But, asked specifically whether the Birmingham to Manchester section will be built, the prime minister told the BBC: “I am not going to comment on further speculation.”
Watch a clip from the interview here:
Rishi Sunak dodges question on HS2 ahead of Tory party conference
Michael Gove: HS2 part of ‘rich mixture’, but you ‘don’t bake a cake with one ingredient’
Michael Gove refused to commit the government to building HS2 in full, insisting it is part of a “rich mixture” of levelling up measures, Archie Mitchell reports.
Amid intense speculation the Birmingham to Manchester segment of the high speed rail line is going to be cut, as first revealed by The Independent, the levelling up secretary said he is a “supporter of good transport links for the north”.
But he said levelling up is “about more than one project” and said ministers needed to help boost transport links between and within northern town and cities.
Mr Gove told Sky News: “Levelling up is about more than one project.
“What we need to do in order to level up is to invest in cities, but also in towns as we are doing.
“For example, everything from strengthening our universities through additional spending on research and development through the enterprise zones that we’ve created, all of these come together in a rich mixture, which enables levelling up.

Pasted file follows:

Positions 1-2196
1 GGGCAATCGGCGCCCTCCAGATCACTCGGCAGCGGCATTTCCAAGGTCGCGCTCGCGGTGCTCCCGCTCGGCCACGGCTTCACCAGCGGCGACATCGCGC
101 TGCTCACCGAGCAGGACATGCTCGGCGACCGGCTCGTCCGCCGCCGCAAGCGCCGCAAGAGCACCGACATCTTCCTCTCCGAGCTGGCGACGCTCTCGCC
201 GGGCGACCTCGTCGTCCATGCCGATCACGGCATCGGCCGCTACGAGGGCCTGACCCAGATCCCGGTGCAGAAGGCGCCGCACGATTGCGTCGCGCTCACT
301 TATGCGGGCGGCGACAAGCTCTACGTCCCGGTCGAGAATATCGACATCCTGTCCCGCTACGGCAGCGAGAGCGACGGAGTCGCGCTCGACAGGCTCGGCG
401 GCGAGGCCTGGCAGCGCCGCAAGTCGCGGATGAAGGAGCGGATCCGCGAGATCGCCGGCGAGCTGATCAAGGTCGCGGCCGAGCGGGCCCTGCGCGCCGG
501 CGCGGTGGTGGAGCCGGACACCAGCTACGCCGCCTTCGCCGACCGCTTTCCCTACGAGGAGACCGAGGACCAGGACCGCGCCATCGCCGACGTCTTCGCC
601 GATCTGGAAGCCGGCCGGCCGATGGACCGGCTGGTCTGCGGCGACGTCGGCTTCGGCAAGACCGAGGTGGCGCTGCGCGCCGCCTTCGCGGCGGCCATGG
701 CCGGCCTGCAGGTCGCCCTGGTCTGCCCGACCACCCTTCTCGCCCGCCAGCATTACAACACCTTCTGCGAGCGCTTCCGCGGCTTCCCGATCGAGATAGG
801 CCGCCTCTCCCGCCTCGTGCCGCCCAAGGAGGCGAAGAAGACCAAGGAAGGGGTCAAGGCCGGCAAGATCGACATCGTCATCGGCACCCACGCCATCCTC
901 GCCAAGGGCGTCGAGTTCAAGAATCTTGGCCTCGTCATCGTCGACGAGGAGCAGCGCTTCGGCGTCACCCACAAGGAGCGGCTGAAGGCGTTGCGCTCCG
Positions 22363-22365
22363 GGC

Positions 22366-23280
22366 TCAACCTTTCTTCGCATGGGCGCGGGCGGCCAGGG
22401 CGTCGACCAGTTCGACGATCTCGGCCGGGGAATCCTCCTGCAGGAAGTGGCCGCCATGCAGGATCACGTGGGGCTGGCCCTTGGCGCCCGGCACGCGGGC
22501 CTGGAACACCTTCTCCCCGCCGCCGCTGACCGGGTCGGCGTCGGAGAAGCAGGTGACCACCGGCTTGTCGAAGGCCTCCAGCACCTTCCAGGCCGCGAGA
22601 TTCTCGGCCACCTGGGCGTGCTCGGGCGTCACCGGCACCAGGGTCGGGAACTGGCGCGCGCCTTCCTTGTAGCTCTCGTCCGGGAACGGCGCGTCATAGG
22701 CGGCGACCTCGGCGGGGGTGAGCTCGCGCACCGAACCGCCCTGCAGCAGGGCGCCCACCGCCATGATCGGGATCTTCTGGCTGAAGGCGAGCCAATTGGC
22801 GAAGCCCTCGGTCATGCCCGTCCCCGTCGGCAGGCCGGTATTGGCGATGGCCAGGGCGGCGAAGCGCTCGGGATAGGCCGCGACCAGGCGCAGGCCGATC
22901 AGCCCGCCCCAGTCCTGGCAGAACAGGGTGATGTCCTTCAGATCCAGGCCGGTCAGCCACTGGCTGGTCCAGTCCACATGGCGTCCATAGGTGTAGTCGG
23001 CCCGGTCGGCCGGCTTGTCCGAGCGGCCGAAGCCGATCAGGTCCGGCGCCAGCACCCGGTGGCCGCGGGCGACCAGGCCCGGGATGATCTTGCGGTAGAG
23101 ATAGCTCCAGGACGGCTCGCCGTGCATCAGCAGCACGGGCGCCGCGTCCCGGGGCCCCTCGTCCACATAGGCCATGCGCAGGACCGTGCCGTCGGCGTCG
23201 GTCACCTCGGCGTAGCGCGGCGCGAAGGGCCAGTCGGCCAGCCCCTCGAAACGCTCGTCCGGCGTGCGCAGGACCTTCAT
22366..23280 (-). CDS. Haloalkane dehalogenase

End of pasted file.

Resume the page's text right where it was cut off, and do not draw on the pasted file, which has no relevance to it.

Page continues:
“You don’t bake a cake with only one ingredient.”
Michael Gove is interviewed by Sky News ahead of Tory Party conference
Michael Gove: Cut taxes on work before the next election
Michael Gove has called for tax cuts before the next general election, expected next year, Archie Mitchell reports.
The levelling up secretary said he wants ministers to “cut taxes on work”, which would include income tax and national insurance reductions.
He told Sky News: “We should cut taxes on work. We should incentivize people to work harder and we should make sure that they are better rewarded for the enterprise, the effort and the endeavour that they put in.
“I would like to see the tax burden reduced before the next election.”
But Mr Gove said the government is “concentrating firstly on dealing with inflation”, as that is “the biggest tax cut there is”.
Mr Gove also pushed back against a suggestion that his party’s claim to be low tax was a “fantasy”. Watch the clip below.
File photo: Michael Gove
Michael Gove refutes Tory low tax claims are 'a fantasy'